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Which are Your Most Profitable Customers? Leveraging Your ERP System to Analyze True Customer Profitability

Wednesday, August 19th, 2009 by admin

Strong ERP software systems can enable companies to more accurately assess true customer profitability.  While gross profit margin is an obvious measure of customer profitability, there are a number of other factors which can affect true customer profitability dramatically.  Executives and sales managers are encouraged to include the below gross margin costs in their overall customer profitability calculations.  An obvious place to start is to make sure you’re including all of the costs of promotions, allowances, and rebates that the customer qualifies for in the cost equation.

Next, consider the internal administrative costs associated with entering customer sales orders into your system.  These costs can vary substantially depending upon the methods by which your customers place their orders.  Do they email, fax, or phone in orders, or do they require a company representative to call out to them to get their orders placed?  Or, do your customers place orders via EDI transactions where there can be little or no manual interaction required beyond the initial setup of the transactions in the EDI translation solution being used?

Assuming you have a company representative speak with your customers to get orders placed in your system, you may have the opportunity to perform cross-selling or up-selling to those customers.  Likewise, the company representative can discuss with your customer contacts about products they may have ordered from you in the past and how they’re sourcing those currently.  You might be pleasantly surprised by how much information you can receive from your customers by merely asking the appropriate questions.  You can potentially find out from whom your customers are buying and the associated prices they’re paying your competitors for these items.

Does your customer access order status electronically through your Web site or via EDI transactions, or do they call your customer service personnel to inquire about the status of their orders?  One of the most interesting facts about enabling customer self-service has been that not only has this process resulted in reductions of administrative costs by companies, it has also produced increased customer satisfaction by enabling their customers to get the information they desire any time of the day or night, 24 hours a day, 365 days a year.

One of the costs that is frequently overlooked when analyzing true customer profitability is the rate at which your customers change their orders once they’ve been placed in your system. If you’ve enabled your customers to be able to change their orders themselves via the Internet or electronically via EDI transactions, this will result in reduced administrative costs over customers who communicate their order changes via email, fax, or phone which requires your personnel to make these changes manually in your systems.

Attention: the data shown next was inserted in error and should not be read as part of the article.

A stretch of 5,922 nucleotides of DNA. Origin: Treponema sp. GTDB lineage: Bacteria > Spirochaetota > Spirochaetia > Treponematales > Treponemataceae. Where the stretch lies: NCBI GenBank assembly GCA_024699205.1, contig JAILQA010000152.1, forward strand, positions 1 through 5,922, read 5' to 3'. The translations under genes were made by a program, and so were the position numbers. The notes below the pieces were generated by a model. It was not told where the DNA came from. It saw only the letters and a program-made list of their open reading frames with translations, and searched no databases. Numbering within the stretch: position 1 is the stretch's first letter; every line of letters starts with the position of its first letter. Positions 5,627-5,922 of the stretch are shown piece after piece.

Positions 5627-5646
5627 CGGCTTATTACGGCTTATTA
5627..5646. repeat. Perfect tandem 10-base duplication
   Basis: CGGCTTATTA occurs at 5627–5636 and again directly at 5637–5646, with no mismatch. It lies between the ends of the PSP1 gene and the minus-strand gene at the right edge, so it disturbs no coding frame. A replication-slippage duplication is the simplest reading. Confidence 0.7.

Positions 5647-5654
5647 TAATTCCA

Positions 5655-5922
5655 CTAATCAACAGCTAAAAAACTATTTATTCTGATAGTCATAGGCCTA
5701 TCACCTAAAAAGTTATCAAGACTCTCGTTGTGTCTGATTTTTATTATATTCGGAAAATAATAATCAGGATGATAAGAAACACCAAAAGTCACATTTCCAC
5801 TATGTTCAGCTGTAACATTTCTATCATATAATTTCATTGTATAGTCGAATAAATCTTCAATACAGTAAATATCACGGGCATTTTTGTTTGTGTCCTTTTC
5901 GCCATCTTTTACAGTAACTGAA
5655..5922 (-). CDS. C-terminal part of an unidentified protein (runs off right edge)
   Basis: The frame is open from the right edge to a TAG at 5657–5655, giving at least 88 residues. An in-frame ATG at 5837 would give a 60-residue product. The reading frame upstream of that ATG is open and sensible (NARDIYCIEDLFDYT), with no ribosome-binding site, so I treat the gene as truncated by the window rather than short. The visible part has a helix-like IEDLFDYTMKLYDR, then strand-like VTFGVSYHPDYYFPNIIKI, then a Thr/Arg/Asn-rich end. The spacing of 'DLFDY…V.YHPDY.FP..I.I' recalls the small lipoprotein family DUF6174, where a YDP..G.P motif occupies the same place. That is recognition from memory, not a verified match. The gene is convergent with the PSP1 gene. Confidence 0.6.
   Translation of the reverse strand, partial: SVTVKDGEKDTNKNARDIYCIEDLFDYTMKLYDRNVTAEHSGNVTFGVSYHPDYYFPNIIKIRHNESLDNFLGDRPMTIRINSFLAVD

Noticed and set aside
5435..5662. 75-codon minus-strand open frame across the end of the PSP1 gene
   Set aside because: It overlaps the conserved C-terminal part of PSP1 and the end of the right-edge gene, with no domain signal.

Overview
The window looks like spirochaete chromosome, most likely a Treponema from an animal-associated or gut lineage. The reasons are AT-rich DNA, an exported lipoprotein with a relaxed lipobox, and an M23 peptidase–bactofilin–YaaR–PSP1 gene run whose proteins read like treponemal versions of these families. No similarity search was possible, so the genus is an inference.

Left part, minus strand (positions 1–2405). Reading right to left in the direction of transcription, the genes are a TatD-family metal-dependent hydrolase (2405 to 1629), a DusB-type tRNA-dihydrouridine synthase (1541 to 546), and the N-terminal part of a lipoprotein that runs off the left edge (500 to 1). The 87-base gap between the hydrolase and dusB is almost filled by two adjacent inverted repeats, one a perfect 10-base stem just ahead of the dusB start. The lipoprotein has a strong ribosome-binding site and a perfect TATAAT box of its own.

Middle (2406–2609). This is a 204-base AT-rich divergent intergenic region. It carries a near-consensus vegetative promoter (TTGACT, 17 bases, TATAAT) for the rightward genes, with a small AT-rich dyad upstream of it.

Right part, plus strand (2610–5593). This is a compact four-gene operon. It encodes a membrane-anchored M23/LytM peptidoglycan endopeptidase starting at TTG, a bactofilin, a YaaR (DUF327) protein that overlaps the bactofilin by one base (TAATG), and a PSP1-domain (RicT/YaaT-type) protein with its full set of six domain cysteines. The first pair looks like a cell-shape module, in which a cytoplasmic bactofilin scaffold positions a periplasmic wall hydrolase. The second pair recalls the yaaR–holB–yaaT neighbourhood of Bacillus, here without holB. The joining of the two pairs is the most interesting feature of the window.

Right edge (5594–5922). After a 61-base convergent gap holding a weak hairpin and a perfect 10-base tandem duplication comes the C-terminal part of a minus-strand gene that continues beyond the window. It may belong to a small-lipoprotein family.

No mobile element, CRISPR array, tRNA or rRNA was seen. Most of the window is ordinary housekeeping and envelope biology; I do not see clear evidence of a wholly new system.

Of course, your customers’ orders must be picked, packed, and shipped.  Are your customers ordering in bulk quantities where there are efficiencies gained through picking case or pallet quantities, or are they buying in eaches where individual products must be picked and packed for shipment?  Similarly, you may be making margin on the shipment of your products to your customers by charging the customer at standard transportation rates while you’re paying a reduced rate to your carriers.  Alternatively, you may be giving your customers free or reduced freight due to their status as a preferred customer or based on the overall pricing of the given order.

Once your customer receives its products, what is their frequency of returning products to you via RMA’s?  Some organizations may be charging their customers restocking fees in an attempt to offset some or all of the cost for the RMA processing while others may not.  Additionally, you may want to analyze how frequently your customer places a shipment variance claim with you where they’re claiming they’ve received less than the quantity you believe you had shipped them.

Next, there are costs associated with customers short paying invoices or taking unauthorized discounts.  Likewise, it costs you money to provide your customers with a professional, well-trained account management team that may include direct sales reps, indirect sales reps, inside sales reps, and sales management.  There will be costs associated with traveling to see your customers and sales related travel and living expenses for activities such as golf outings or other entertainment activities.

The bottom line is that strong ERP systems can better enable executives and sales management to more accurately assess the true profitability of their customer base by including all relevant costs to get a handle on the bottom line.


Three Benefits to the Wireless Warehouse

Wednesday, August 19th, 2009 by Alex Smith